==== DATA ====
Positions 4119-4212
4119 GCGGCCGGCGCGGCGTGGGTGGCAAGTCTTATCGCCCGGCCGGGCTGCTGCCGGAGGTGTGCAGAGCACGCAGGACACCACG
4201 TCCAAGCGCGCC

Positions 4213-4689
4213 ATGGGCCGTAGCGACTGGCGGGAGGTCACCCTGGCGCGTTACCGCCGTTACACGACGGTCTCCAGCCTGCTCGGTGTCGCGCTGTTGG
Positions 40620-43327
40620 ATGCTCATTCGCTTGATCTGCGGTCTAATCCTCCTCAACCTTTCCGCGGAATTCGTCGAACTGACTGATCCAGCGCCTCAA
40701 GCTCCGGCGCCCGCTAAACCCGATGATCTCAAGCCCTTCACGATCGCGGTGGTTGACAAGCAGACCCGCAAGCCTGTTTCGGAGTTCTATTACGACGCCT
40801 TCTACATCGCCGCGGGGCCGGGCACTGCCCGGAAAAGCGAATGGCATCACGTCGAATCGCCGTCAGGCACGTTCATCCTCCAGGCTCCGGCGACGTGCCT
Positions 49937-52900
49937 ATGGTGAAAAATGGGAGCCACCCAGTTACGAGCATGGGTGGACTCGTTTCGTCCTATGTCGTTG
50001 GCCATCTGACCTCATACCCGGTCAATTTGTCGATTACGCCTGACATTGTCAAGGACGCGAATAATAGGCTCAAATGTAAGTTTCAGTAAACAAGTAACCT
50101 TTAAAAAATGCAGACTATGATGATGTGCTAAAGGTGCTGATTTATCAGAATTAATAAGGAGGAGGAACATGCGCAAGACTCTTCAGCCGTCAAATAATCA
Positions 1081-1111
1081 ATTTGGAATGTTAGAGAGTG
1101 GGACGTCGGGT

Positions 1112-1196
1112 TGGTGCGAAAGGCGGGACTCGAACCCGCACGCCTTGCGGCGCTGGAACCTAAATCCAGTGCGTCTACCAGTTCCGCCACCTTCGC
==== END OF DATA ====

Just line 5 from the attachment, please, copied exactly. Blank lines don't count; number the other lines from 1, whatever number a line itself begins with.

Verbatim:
4213 ATGGGCCGTAGCGACTGGCGGGAGGTCACCCTGGCGCGTTACCGCCGTTACACGACGGTCTCCAGCCTGCTCGGTGTCGCGCTGTTGG